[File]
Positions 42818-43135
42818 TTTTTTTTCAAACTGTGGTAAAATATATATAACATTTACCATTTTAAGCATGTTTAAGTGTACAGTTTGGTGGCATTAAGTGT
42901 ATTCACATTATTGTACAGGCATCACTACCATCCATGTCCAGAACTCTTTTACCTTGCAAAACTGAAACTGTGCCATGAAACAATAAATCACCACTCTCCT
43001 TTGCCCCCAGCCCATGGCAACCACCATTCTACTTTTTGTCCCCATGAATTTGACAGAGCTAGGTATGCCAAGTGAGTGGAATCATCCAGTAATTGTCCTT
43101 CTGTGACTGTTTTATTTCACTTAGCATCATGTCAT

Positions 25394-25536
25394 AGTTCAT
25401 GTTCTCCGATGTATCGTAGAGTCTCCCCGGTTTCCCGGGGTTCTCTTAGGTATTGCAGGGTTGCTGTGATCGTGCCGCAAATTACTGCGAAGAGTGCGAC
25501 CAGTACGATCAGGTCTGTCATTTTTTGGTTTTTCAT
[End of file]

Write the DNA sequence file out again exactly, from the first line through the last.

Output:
Positions 42818-43135
42818 TTTTTTTTCAAACTGTGGTAAAATATATATAACATTTACCATTTTAAGCATGTTTAAGTGTACAGTTTGGTGGCATTAAGTGT
42901 ATTCACATTATTGTACAGGCATCACTACCATCCATGTCCAGAACTCTTTTACCTTGCAAAACTGAAACTGTGCCATGAAACAATAAATCACCACTCTCCT
43001 TTGCCCCCAGCCCATGGCAACCACCATTCTACTTTTTGTCCCCATGAATTTGACAGAGCTAGGTATGCCAAGTGAGTGGAATCATCCAGTAATTGTCCTT
43101 CTGTGACTGTTTTATTTCACTTAGCATCATGTCAT

Positions 25394-25536
25394 AGTTCAT
25401 GTTCTCCGATGTATCGTAGAGTCTCCCCGGTTTCCCGGGGTTCTCTTAGGTATTGCAGGGTTGCTGTGATCGTGCCGCAAATTACTGCGAAGAGTGCGAC
25501 CAGTACGATCAGGTCTGTCATTTTTTGGTTTTTCAT